Between the Lines

Santa Claus is coming to town

In what has become a Christmas rock and roll classic, Bruce Springsteen performed the standard “Santa Claus is Coming to Town,” throwing over his shoulder the ever-unresolved challenge to his band, “Have you all been good, practicing real hard?”

This seasonable question is also relevant for politics in Hudson County, since the Christmas season usually comes after a long year of in-fighting.

This year, that has never been more true.

The political fortunes of many one-time superstars on the local scene rose and fell throughout the year, but at year’s end many will look to see if Santa will leave coal in their stockings rather than the expected political patronage.

For several political figures, Christmas 2018 will be filled with great blessings. This is particularly true for U.S. Sen. Robert Menendez, whose nine-lives clearly shows he can not be counted out of any fight.

For those who stuck with him through his 2018 campaign for reelection, this will indeed be a good Christmas.

While Menendez may not have a thick white beard or wear a bright red suit, he will likely bestow great rewards on his most loyal supporters in the upcoming year, reflecting a restructuring of power in the county that actually began in 2016 and 2017.

This may be reflected in the power lists that generally emerge this time of year, and why three very loyal Menendez supporters in Hudson County found themselves listed as among the most powerful in the state: Amy DeGise, Ray Greaves, and Erica Daughtry.

DeGise became the chair of the powerful Hudson County Democratic Organization (HCDO) which threw its support behind Menendez. Greaves, as a transportation labor leader, steered votes and support to Menendez. Daughtry, as a key member of Rep. Albio Sires staff, worked behind the scenes to get the vote out for Menendez.

DeGise, a trustee of the Jersey City Board of Education and the daughter of County Executive Tom DeGise, won a significant victory of her own in June when she successfully fended off a power grab by State Senator and Union City Mayor Brian Stack, Jersey City Mayor Steven Fulop, Hoboken Mayor Ravi Bhalla and West New York Mayor Felix Roque.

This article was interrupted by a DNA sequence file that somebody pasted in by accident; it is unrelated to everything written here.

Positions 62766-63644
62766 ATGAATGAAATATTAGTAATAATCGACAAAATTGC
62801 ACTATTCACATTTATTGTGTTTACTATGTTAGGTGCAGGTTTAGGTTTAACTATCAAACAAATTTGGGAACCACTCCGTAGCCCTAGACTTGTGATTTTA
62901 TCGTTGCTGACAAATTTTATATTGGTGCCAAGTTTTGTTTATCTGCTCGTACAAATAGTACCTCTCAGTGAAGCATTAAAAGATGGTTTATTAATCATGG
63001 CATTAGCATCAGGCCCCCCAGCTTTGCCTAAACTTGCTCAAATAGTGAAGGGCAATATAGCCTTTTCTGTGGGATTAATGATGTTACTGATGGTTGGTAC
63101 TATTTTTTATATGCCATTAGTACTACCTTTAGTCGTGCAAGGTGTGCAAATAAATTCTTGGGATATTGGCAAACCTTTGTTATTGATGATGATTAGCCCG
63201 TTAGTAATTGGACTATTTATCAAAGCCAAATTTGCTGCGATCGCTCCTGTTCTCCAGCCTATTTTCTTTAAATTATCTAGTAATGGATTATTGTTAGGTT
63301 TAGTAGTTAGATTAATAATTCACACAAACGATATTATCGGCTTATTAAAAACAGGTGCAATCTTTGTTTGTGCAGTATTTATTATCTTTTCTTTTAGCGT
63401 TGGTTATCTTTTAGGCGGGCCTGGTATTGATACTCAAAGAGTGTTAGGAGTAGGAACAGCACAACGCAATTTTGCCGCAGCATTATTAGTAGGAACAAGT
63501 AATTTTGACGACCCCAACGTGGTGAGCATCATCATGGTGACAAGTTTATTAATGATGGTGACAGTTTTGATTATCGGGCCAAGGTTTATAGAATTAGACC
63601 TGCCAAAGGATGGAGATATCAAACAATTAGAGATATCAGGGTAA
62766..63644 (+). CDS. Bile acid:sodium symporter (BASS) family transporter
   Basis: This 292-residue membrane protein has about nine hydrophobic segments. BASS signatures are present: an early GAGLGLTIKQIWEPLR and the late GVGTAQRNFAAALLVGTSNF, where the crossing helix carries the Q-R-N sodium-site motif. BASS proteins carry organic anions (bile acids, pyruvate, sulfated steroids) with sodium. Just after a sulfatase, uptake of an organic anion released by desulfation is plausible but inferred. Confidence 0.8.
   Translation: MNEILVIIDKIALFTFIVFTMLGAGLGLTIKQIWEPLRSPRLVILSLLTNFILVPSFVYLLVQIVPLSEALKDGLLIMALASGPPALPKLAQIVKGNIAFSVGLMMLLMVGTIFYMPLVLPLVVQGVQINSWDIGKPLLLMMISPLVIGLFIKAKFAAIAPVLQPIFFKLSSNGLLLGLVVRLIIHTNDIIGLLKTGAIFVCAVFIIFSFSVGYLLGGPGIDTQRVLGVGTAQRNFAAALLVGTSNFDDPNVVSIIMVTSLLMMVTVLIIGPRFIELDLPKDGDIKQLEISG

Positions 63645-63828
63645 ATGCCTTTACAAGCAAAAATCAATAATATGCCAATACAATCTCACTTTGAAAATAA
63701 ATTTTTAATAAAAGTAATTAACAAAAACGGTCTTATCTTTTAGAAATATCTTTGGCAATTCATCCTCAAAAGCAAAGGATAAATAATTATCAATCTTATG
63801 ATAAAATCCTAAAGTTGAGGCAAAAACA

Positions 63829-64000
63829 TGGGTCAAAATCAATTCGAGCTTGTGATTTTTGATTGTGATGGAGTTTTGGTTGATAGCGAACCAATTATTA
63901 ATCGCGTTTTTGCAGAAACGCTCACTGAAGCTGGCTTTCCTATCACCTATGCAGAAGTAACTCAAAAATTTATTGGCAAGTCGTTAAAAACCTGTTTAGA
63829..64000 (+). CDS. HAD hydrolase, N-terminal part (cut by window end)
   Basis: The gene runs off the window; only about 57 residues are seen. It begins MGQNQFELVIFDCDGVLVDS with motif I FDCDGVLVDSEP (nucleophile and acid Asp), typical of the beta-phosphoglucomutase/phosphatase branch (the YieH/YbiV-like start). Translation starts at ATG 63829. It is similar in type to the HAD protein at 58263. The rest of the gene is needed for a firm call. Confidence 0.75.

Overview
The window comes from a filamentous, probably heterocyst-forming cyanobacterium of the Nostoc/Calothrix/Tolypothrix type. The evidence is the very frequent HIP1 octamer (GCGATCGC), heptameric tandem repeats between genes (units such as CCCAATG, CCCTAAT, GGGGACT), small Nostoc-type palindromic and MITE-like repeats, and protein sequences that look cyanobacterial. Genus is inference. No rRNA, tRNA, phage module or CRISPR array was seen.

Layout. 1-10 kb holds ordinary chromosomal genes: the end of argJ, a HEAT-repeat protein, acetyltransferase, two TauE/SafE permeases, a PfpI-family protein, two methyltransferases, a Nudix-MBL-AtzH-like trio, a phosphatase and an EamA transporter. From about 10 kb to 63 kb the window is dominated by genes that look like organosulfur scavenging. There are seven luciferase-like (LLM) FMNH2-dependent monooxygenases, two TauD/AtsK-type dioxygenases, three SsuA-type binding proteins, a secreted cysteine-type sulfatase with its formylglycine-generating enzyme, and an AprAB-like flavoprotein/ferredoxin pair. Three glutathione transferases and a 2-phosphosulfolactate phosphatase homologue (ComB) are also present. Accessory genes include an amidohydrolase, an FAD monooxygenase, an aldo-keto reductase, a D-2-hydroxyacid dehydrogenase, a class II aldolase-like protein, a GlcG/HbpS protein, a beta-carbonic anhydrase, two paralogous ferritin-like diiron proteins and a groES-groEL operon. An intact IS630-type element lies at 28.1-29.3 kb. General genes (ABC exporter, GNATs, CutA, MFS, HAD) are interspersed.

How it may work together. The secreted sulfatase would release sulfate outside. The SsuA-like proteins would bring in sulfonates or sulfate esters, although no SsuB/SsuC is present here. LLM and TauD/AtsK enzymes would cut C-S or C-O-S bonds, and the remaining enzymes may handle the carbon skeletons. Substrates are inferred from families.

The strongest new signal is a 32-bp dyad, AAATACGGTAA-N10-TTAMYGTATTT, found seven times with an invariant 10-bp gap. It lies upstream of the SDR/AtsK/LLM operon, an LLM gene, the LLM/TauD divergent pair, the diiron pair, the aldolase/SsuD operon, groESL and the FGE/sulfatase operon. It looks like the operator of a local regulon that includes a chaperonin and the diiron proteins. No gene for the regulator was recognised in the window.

This should have been enough to excommunicate all four of these powerful mayors, except for the fact that Stack and Bhalla made amends and came out strongly for Menendez in the general election against GOP challenger, Bob Hugin. So, while Stack and Bhalla, may not see the sweetest of offerings in their Christmas stockings this year, they will see more than the lumps of coal Menendez and HCDO are expected to dish out to Fulop and Roque.

Since Fulop recently won reelection in 2017, he may have to wait for political payback.

Roque, however, faces almost immediate consequences since he is up for reelection to the West New York Board of Commissioners in May, and is expected to face stiff opposition.

This was not the first time that Roque went against Menendez. Six years ago, Roque mistakenly endorsed Menendez’s GOP challenger. While Rogue avoided making the same mistake in the 2018 election, he appeared not to get the message until very late in the year – by which time it was too late for him to mend fences.

Unlike Stack, who backed off a threat to run someone against Rep. Albio Sires in the June primary for the House of Representative, Roque unwisely continued his despute with Sires, himself a former mayor in WNY.

Stack did not give Roque the expected support in the June primary when the HCDO backed opposition committee people against his. This led to Roque’s losing control of the WNY Democratic Party, a critical element in any future plan to retain his seat as mayor.

Roque tried to make peace with Sires ahead of the November school board election, in which Sires’ wife won an overwhelming victory, returning to the board after several years.

“I didn’t come out against them,” Roque said during a recent interview. “I didn’t get involved except to recommend Mrs. Sires. I think she did a great job when on the board.”

Roque said his focus was on the town and improving the infrastructure.

He has met with potential candidates to run with in the May election, although none of the current commissioners are expected to join him.

Of the other four commissioners, two are seen as loyal to state Senator Nicholas Sacco, and two are seen as loyal to Sires. But it is Sires who will likely have the most influence in the upcoming election.

Sires, of course, is one of the strongest supporters of Menendez in the county, and will likely be Menendez’s instrument in cleaning out political opposition from North Hudson.

Earlier this year, Roque said he intended to unveil his ticket in December and most expect him to do so at an upcoming fundraiser. Roque does not need the money from the fundraiser, but he needs a significant turn out of supporters to show that he is still viable in May.

To comment on this story on-line, go to our website, www.hudsonreporter.com. Al Sullivan may be reached at asullivan@hudsonreporter.com

 

 

 

 

 

 

 

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